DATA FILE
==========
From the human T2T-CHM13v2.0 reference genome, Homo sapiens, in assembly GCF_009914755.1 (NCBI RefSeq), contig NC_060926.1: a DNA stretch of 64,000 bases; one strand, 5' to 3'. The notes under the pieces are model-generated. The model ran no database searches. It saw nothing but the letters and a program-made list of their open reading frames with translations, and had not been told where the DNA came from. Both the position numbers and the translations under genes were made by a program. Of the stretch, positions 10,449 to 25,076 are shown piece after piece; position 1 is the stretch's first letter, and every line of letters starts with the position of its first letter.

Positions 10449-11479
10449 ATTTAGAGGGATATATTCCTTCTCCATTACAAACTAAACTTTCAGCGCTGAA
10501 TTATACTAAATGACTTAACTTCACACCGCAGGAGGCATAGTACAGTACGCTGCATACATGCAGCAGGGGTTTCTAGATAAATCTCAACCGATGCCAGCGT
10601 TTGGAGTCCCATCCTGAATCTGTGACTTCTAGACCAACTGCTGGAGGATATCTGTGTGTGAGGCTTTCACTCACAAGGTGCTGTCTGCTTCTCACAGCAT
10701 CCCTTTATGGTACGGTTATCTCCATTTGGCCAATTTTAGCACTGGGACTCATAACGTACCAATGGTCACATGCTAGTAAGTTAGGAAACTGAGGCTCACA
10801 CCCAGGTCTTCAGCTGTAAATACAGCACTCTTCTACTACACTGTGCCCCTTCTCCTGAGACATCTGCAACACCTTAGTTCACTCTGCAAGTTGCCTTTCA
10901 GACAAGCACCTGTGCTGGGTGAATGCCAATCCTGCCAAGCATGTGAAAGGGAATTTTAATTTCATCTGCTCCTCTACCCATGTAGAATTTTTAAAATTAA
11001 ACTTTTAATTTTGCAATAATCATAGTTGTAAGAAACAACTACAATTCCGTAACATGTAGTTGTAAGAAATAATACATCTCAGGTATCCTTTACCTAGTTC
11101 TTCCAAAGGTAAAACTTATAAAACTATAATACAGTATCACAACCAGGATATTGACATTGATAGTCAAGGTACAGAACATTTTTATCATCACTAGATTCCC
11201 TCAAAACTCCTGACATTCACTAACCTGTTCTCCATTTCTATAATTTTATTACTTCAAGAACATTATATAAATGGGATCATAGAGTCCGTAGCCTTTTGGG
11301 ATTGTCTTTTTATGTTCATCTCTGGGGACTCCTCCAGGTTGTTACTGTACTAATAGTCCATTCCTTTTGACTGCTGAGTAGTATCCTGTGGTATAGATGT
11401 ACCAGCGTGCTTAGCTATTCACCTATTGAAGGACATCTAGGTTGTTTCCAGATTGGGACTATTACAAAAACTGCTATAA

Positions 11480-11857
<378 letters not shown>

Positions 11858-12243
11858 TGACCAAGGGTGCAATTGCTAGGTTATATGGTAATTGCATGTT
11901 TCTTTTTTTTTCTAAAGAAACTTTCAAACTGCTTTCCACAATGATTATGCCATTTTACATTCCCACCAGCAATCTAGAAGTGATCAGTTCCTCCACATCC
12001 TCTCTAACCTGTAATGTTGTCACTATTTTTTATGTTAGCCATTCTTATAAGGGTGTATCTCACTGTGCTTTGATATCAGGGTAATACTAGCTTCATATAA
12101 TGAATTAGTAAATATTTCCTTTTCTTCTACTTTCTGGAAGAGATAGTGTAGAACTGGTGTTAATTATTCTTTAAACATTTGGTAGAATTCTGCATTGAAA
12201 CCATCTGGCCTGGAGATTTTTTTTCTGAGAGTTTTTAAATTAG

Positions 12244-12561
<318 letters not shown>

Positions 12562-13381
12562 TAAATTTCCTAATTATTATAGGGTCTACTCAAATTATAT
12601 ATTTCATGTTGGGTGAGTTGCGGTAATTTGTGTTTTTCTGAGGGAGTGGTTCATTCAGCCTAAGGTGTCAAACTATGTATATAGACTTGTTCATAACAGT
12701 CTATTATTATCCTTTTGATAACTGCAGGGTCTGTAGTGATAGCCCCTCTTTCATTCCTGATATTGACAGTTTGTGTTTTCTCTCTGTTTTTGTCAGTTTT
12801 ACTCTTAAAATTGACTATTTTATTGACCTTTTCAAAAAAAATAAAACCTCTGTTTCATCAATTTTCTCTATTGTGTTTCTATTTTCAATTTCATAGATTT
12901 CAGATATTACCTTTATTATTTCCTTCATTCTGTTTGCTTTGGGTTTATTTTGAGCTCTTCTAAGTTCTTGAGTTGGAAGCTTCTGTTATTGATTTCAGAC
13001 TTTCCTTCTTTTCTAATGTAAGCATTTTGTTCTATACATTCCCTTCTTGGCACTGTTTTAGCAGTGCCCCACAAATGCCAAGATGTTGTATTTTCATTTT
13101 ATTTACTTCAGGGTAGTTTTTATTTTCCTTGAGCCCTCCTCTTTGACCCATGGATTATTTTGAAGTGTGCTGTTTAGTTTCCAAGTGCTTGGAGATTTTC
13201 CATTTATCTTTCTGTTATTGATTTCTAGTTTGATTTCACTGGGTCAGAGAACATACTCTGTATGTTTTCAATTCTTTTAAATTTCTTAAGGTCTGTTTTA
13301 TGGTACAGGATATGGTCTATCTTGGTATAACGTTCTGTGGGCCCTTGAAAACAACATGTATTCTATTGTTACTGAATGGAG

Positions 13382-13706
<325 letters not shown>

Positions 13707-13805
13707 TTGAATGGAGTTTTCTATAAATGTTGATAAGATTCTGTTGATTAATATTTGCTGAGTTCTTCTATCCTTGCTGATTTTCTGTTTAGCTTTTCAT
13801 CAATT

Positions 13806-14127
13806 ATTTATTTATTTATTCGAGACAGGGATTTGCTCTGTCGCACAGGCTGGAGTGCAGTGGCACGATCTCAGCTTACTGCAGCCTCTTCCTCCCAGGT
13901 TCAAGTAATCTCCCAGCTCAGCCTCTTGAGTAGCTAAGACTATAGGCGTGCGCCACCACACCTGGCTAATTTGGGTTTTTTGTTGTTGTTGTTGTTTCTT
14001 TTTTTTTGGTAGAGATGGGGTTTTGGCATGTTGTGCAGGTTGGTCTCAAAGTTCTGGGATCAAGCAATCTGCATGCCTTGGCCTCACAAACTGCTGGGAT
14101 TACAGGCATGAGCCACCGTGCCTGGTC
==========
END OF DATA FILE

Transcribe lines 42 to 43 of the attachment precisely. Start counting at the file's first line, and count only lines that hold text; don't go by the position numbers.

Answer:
14001 TTTTTTTGGTAGAGATGGGGTTTTGGCATGTTGTGCAGGTTGGTCTCAAAGTTCTGGGATCAAGCAATCTGCATGCCTTGGCCTCACAAACTGCTGGGAT
14101 TACAGGCATGAGCCACCGTGCCTGGTC